Mervyn Williams fact-checks Jagdeo on Indigenous Peoples development in Guyana

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Dear Editor,

Having listened to the portion of Mr. Jagdeo’s interview with Vice News, during which he spoke to Indigenous Guyanese issues. He said the following among other things:

“When we assumed office in 1992 Indigenous People had titled lands, about 6%. By the time we left office in 2015 we had titled Indigenous communities with lands that amounted to over 14% of Guyana.”

“We are one of the few countries in the world that gave the Amerindian communities on titled lands subsurface rights…so now they have subsurface rights in as part of the legislation that we passed.”


In Parliament, we went and created an Amerindian Act when there was none. In that Act we gave the communities greater self-government…sub surface rights, um, greater access to forested lands and a pathway to getting titled lands.”

I believe that it is necessary, in the interest of the history of Guyana’s Indigenous Peoples that I address Mr. Jagdeo’s statements above.

Land titling and the Amerindian Act:

Editor, there was an Amerindian Act even before Independence. That Act was promulgated in 1951. The 1951 Amerindian Act was adopted by Independent Guyana. The Amerindian Act of 1951 was amended on 21st April 1976 to facilitate the titling of the first set of Amerindian Villages in Guyana. The amendment was by way of inclusion of a schedule of the sixty three (63) Villages and two (2) Districts which became titled owners of their lands for the first time in Guyana.

The Amerindian Act of 1951 (amended in 1976) was further amended in 1991. On this occasion, the amendment was also by way of inclusion of a schedule of Villages which were also now made titled owners of their lands for the first time. The 1991 amendment titled an additional ten Villages and two Districts. This took the titled Ameriandian lands to a total area of 9,915 square miles or 11.9% of Guyana’s lands. The records will show that, the PPP in their 23 years issued first time titles to a grand total of 2,829 square miles of lands to Guyana’s Indigenous Peoples. This represents 3.4% of Guyana’s lands. What the PPP did was to issue Land Titles under the Land Registry Act (5:02), replacing Absolute Grants issued in 1976 and 1991 in accordance the State Lands Act (62:01). In short our people were given titles to lands for which they already held legal inalienable titles (Absolute Grants).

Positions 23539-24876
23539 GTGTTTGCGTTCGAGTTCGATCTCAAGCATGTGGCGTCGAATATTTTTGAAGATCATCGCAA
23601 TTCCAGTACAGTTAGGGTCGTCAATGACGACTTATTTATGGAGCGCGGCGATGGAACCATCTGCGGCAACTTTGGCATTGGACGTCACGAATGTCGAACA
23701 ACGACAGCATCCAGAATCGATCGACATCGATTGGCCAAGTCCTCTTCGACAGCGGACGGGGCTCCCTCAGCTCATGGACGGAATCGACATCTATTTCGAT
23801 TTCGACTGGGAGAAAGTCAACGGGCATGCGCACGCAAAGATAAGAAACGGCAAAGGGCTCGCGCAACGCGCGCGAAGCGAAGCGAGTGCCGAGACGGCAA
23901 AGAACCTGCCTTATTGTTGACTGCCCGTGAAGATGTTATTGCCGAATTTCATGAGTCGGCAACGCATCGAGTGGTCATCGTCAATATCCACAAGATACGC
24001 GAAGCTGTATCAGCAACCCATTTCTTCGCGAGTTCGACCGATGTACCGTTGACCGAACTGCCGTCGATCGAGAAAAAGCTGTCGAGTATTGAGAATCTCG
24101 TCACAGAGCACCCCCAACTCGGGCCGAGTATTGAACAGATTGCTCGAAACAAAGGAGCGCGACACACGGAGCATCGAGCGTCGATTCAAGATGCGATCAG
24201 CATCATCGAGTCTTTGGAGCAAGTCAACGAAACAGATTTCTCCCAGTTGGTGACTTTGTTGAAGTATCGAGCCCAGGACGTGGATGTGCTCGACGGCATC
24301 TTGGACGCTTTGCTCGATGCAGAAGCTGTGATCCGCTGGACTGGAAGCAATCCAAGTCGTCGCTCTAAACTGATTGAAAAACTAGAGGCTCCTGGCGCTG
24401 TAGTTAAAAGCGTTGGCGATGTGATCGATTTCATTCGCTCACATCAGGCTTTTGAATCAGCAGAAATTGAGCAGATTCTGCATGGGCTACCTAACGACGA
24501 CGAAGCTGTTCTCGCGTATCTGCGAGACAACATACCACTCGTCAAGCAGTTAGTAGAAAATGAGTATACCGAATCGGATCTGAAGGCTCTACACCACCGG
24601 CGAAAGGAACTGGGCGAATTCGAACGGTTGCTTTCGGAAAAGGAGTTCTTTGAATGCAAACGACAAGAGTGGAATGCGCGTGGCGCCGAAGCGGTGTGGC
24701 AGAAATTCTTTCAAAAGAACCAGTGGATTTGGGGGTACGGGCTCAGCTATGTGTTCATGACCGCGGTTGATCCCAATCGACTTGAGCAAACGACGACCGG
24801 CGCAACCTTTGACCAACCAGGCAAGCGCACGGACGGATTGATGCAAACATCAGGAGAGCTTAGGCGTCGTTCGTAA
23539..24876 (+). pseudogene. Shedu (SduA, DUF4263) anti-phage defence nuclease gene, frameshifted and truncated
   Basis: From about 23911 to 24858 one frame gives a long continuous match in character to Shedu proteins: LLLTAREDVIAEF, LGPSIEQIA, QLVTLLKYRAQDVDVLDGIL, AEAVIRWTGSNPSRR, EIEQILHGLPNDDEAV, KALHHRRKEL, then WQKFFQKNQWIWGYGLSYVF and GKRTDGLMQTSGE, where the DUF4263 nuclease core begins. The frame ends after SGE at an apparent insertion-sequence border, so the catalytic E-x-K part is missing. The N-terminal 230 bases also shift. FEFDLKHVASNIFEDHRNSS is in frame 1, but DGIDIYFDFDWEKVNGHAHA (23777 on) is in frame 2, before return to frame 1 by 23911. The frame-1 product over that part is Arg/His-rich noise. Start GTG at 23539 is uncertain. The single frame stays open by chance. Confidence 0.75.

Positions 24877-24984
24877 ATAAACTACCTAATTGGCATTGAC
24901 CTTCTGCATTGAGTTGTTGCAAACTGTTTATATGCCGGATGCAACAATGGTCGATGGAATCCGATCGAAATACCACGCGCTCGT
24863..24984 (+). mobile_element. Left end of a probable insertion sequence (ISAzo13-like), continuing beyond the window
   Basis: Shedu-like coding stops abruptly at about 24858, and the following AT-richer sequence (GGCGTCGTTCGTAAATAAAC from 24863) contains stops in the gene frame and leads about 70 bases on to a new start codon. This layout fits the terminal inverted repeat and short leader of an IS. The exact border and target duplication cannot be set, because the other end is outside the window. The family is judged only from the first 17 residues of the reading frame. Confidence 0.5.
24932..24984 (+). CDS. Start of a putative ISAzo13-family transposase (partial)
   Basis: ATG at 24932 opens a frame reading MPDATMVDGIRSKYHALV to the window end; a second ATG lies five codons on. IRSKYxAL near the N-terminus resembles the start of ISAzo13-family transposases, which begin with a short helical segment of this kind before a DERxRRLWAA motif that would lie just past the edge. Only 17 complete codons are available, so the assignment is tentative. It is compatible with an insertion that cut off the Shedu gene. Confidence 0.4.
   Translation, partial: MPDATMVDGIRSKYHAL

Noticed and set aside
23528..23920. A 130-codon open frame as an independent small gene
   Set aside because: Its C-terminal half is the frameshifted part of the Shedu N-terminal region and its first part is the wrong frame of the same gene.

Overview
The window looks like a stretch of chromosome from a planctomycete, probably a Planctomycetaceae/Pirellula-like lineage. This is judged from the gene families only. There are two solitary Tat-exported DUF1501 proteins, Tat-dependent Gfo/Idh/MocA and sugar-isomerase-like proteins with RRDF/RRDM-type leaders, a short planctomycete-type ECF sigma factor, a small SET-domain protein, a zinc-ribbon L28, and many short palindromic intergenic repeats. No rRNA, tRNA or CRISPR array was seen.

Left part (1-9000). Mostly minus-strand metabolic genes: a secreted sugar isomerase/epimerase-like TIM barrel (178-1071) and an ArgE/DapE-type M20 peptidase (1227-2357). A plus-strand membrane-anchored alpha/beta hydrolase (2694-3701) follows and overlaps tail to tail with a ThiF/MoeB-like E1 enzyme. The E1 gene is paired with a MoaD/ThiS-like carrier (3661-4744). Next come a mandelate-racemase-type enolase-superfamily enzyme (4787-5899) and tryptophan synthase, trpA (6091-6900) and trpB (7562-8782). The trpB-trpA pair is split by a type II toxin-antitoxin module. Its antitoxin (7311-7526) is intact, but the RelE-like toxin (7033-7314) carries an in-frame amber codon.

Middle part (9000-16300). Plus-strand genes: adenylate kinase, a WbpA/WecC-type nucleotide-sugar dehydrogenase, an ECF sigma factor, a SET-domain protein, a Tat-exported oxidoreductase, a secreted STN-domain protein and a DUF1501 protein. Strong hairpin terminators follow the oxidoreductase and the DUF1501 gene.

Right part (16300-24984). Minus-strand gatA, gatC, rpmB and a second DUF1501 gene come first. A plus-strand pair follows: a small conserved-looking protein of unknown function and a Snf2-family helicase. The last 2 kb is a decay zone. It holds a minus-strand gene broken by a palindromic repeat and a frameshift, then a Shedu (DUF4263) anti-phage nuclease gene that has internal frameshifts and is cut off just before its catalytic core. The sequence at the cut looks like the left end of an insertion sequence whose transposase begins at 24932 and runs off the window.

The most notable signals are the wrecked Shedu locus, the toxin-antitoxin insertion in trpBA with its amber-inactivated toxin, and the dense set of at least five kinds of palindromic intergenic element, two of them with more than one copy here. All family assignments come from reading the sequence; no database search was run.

The action taken to title Amerindian lands in 1976, 1991 and onward to current day, flows from the work of the Amerindian Lands Commission. The Amerindian Lands Commission Act, Chapter 59:03 of the Laws of Guyana defined the composition, scope and functions of the Commission. It was passed into law on 20th May 1966 and had an effective date of commencement of 26th May 1966. Between 2015 and 2020 the Government of Guyana received several reports from Indigenous Peoples in the Villages regarding the validity of Absolute Grants issued pursuant to the 1976 and 1991 amendments to the Amerindian Act. They allege that visiting PPP activists (some of whom are ministers of government today) told them that Absolute Grants were not a valid form of title to lands. This of course in untrue.

It is true to say that, the Amerindian Act currently in force was promulgated in 2006 and that it repealed and replaced the Amerindian Act of 1951 (amended in 1976 and 1991). It is not true to say that there was no Amerindian Act prior to 2006.

Sub-surface rights:

The Indigenous Peoples of Guyana have long advocated for rights to subsurface mineral. Their advocacy in this regard was rejected and omitted from the Amerindian Act of 2006. The State Lands Act was never amended to accord this much desired right to Guyana’s Indigenous Peoples. It cannot be fair to cause Guyana’s international partners to believe that our Indigenous citizens enjoy a right which they do not and have never enjoyed.

It is widely believed by Indigenous Peoples that, the PPP is avoiding a national review of the Amerindian Act because of the strong advocacy for subsurface rights among other things which the PPP is unwilling to grant.

Yours faithfully,
Mervyn Williams

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